This is the first of a six-part conversation on how teachers can grow in their leadership capacities.
I became a teacher because I wanted to teach. I did not want to leave my classroom to become an administrator. As a teacher leader, I enjoy the opportunity to lead, work as a mentor, conduct research, present at workshops, and contribute to my profession. In fact, I strongly believe that teacher leadership is one of the most effective sources available to help improve education.
Of course, it’s teachers who are uniquely aware of the challenges that impact their schools, their students, and their profession. And it is teachers who can offer the best ideas and solutions to facilitate effective change.
One of the most significant boosts to my leadership endeavors came last year when I applied to be part of the Teacher Leadership Initiative. The Teacher Leadership Initiative is a joint endeavor of the National Education Association, the Center for Teaching Quality, and the National Board for Professional Teaching Standards. The initiative is the product of these three organizations’ shared vision of teacher leadership advancing the profession.
During my year in TLI, I worked with 150 educators representing six states across the U.S. We participated in a comprehensive leadership training program, and each of us completed a field-based leadership capstone project blending instructional leadership, policy leadership, and union leadership. We met online for webinars, and several times during the year we met in person to discuss our projects. My own capstone focused on Transforming the Educational Experience of Young Men of Color (YMOC), and it has already helped increase the number of YMOC at my school taking Advanced Placement courses and experiencing rigorous curriculum.
While the TLI experience helped me hone my leadership skills, it was joining the Center for Teaching Quality’s Collaboratory that really impacted my life. When I signed onto the Collaboratory, I noticed a posting at the top of the page calling for writing submissions for Education Week. Writing has always been a passion of mine, so I sent in several ideas. Surprisingly, the first article, “How Punk Rock Made Me a Better Teacher” was accepted and published. The article was widely shared and even appeared on Harvard University’s Facebook page. This summer, I was contacted by the Massachusetts Teachers Association, who asked me to do an “Ed Talk” based on the article at their summer conference. Nervous but honored, I obliged, and the video from that event is one of the highest viewed on the MTA website.
In late 2014, I learned that CTQ was seeking bloggers, I immediately applied and was accepted. Now I have a platform to share ideas and concerns with educators throughout the nation. Because of that opportunity, I also received a Smartbrief’s Educators’ Choice Content Award for my article on Setting Goals with Students.
Many of the leadership opportunities I pursued were offered through organizations—showing how important it is to connect with organizations whose work you identify with. But each teacher leader’s journey begins in different ways.
Here are a few ways to get started:
1. Figure out your area of expertise and be brave. Think about what you can share with your school or with teachers in your content area that will benefit the profession. Then step up to the plate and agree to take on the challenge. Be aware that there is a vast network of leadership opportunities, and after taking on one challenge, another will probably come your way.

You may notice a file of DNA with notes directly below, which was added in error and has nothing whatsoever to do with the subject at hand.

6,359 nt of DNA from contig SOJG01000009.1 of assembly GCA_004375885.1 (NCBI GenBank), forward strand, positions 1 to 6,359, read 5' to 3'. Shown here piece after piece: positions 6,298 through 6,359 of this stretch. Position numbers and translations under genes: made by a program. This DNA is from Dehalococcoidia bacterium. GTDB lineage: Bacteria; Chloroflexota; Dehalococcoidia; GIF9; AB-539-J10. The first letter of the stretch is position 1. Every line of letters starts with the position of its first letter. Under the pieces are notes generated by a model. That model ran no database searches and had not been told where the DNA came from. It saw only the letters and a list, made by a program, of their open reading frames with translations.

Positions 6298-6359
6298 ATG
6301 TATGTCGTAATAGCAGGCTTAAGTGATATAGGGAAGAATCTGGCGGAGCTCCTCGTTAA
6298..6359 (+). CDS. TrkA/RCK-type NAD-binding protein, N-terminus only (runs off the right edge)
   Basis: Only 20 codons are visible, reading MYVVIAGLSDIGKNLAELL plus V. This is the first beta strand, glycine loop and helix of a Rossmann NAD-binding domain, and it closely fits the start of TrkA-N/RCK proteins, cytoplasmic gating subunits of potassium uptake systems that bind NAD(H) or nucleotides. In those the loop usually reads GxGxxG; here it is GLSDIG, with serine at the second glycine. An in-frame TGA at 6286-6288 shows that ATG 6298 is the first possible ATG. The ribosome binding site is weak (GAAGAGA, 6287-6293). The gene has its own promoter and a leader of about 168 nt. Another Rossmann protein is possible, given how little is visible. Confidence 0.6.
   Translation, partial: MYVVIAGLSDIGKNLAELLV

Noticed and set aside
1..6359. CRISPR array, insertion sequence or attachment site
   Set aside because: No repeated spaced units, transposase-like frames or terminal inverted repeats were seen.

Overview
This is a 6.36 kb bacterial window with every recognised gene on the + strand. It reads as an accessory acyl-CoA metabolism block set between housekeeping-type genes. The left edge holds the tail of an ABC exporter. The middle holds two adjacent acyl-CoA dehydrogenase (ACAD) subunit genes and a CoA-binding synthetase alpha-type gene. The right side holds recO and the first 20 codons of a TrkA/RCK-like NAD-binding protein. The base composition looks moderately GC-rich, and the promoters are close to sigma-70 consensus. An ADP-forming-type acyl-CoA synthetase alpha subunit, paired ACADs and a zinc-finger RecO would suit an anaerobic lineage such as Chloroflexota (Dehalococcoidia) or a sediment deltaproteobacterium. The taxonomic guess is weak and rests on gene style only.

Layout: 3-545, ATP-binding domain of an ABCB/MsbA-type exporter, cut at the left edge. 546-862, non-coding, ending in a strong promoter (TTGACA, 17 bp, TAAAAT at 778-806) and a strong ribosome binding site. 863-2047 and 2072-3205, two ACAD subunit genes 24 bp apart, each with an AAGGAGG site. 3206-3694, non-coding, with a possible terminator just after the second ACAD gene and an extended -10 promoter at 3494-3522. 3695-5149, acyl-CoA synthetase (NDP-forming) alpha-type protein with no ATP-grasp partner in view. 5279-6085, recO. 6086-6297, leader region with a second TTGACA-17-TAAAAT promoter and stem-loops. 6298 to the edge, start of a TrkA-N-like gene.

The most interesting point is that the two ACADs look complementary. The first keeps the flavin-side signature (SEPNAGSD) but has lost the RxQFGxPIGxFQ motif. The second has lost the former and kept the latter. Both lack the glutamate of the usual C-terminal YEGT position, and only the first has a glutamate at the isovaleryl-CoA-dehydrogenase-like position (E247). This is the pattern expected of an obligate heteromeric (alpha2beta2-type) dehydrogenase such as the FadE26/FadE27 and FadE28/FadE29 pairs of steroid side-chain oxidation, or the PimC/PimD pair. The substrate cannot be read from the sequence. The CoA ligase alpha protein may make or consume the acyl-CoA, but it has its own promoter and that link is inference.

2. Don’t be deterred. Some leadership opportunities are highly competitive. Some are looking for a very narrow skillset. I throw a LOT of lines in the water, and every once in a while, I’m lucky enough to pull up a fish.
3. Listen. One of my favorite things about TLI was hearing the varied experiences of the other teachers in my cohort. These educators were from all over the U.S., and I was amazed at the wide-ranging knowledge, skills, and practices that I encountered. I learned a great deal from each one of them, which now informs my practice and enables me to focus on what my next leadership project will be.
4. Think outcomes. How will your leadership opportunity positively affect your school? Your students? The profession? If your project does not produce an outcome—one that is action oriented—it probably isn’t worth pursuing.
5. Be prepared for pushback. Not all your leadership experiences will be welcomed by your school administration. After studying teacher evaluation systems with my TLI cohort this past summer, I was excited to share that information with my school. Unfortunately, my ideas were met with a great deal of pushback from administrators. I was disappointed at this response because I was used to the collaborative sharing and discussion that went on in TLI. However, I am determined to keep sharing my ideas and solutions with my colleagues and administrators.
I’ve been very fortunate to be able to lead without leaving the classroom. I would ask all teachers to take on a leadership challenge because transformative action and leadership from teachers will benefit our students the most. History has shown us ways to positively transform the world—and almost always it has been teachers who have led the way.
Nancy Barile (@nancybarile), a National Board-certified teacher, has taught English language arts at Revere High School in Revere, Mass., for 20 years. She advises the Culture Club and Future Teachers Club and is an adjunct professor at Emmanuel College. A CTQ Collaboratory member and blogger, Nancy won the Kennedy Center/Stephen Sondheim Inspirational Teacher Award in 2013 and was one of the Top 50 Finalists for the Varkey Global Teacher Prize.
The opinions expressed in Teaching Ahead: A Roundtable are strictly those of the author(s) and do not reflect the opinions or endorsement of Editorial Projects in Education, or any of its publications.